Bird flu – as avian influenza has become known – came to international attention in 1997 when it spread through live-poultry markets in Hong Kong and for the first time infected people, resulting in six deaths. Do you know where it came from, what roles factory farms are playing and just how dangerous the situation really is?
Until relatively recently, the bird flu virus co-existed in aquatic birds spreading from bird to bird in water without harming them. When people began taking birds to market, the virus was unable to spread and a new, more virulent virus emerged, one that could spread more easily in the faeces and secretions from the birds. Large-scale factory farms now provide the perfect environment for a mutating virus – closed, dimly lit (UV can harm viruses), crowded, stressful and unsanitary conditions – a perfect storm of our own making!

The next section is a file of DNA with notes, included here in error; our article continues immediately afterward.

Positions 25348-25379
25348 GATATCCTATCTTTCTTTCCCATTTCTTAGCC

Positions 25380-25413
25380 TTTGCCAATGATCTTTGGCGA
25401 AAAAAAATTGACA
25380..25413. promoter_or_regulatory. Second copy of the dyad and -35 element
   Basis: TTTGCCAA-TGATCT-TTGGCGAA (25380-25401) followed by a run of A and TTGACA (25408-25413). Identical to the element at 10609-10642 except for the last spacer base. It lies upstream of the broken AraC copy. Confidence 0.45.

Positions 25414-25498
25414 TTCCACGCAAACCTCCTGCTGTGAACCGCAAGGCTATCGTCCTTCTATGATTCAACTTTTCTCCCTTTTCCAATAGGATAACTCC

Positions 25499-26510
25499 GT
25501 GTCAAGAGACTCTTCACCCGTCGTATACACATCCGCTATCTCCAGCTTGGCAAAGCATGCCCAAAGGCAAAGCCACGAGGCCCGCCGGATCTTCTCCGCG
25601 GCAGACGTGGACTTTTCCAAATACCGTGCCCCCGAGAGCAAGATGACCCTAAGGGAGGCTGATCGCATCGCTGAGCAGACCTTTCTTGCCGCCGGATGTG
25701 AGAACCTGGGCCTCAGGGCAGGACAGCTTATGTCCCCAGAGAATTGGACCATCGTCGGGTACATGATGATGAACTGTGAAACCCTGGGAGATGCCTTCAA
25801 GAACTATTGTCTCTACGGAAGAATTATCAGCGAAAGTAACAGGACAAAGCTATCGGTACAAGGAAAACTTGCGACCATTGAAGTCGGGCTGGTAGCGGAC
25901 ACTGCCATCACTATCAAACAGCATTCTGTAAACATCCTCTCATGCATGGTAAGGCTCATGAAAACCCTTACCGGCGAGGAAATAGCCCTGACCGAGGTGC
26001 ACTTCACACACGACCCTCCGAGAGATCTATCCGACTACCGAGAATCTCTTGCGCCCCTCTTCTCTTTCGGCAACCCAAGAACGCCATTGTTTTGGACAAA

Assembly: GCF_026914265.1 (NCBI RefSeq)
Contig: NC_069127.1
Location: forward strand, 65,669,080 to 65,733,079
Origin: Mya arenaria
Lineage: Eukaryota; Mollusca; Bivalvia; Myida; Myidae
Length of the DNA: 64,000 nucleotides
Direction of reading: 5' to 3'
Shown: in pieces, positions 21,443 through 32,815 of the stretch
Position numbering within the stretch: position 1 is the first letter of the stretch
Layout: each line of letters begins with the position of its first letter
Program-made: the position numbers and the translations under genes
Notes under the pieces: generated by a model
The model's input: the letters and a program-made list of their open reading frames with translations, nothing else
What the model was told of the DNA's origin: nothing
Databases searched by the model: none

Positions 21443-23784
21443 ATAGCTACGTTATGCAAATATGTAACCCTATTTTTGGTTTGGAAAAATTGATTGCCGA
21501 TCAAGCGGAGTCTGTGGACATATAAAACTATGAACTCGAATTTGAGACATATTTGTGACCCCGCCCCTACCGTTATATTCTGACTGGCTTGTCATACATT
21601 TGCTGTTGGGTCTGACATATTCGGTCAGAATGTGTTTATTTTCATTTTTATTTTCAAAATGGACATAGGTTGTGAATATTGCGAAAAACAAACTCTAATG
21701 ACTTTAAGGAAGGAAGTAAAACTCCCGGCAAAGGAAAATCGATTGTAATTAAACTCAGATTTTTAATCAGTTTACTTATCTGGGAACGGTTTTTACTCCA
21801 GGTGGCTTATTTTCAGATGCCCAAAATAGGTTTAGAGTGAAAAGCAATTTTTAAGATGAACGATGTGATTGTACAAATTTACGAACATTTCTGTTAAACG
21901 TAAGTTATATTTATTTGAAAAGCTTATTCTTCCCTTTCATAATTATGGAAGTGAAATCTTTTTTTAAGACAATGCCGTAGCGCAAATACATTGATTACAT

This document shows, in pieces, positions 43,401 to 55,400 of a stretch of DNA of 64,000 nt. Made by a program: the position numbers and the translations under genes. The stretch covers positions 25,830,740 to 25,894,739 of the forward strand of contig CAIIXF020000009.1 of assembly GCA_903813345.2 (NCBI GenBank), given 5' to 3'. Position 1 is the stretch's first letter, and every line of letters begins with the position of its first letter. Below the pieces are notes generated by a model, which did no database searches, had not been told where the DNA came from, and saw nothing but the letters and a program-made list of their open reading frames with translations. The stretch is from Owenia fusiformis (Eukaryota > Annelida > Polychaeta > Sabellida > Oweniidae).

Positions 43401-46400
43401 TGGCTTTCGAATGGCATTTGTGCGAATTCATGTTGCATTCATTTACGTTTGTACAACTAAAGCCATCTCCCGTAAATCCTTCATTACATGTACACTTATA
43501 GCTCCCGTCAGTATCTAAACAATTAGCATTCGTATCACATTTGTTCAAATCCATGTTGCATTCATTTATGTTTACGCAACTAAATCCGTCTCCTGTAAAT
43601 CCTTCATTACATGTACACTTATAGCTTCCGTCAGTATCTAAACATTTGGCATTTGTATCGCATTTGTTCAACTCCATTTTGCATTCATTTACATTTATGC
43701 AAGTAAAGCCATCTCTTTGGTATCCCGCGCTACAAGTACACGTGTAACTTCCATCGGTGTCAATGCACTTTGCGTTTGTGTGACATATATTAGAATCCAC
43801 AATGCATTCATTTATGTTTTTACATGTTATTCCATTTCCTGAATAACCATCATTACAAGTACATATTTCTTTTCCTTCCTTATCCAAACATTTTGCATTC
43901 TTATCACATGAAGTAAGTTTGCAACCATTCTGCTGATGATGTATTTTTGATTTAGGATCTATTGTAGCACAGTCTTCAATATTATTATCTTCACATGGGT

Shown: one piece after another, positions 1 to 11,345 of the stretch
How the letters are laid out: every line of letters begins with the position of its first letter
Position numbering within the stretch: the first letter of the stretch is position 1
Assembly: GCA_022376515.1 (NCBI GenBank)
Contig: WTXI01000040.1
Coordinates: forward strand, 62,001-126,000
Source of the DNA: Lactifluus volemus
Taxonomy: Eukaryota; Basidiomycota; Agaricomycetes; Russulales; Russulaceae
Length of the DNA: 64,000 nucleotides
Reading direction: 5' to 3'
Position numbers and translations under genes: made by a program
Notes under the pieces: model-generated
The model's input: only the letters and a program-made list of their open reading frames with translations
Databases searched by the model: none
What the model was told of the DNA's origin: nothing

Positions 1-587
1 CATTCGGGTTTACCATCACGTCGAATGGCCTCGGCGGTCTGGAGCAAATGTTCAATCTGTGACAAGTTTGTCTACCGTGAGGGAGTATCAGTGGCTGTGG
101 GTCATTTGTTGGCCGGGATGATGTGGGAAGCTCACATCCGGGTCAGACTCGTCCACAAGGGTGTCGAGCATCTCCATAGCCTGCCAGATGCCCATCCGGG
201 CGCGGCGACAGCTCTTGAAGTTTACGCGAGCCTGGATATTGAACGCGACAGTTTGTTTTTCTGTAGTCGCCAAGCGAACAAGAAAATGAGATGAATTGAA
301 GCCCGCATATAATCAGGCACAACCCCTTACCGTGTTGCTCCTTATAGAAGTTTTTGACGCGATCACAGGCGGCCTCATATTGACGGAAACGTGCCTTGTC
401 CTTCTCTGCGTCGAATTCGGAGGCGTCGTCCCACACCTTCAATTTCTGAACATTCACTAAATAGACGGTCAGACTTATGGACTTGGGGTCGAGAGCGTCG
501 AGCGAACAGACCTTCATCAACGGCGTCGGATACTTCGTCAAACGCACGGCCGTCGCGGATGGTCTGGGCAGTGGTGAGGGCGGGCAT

The virus has become able to jump species and has infected a range of animals including humans, in whom fatality rates can be very high. While it is still relatively difficult to catch, there have been reports of human-to-human infection and if it mutates further, becoming as easy to catch as a common cold virus, we will be in deep trouble. One way to take control of the situation would be for huge numbers of people to stop eating poultry, pigs and other animals and remove the viral reservoir of factory-farms.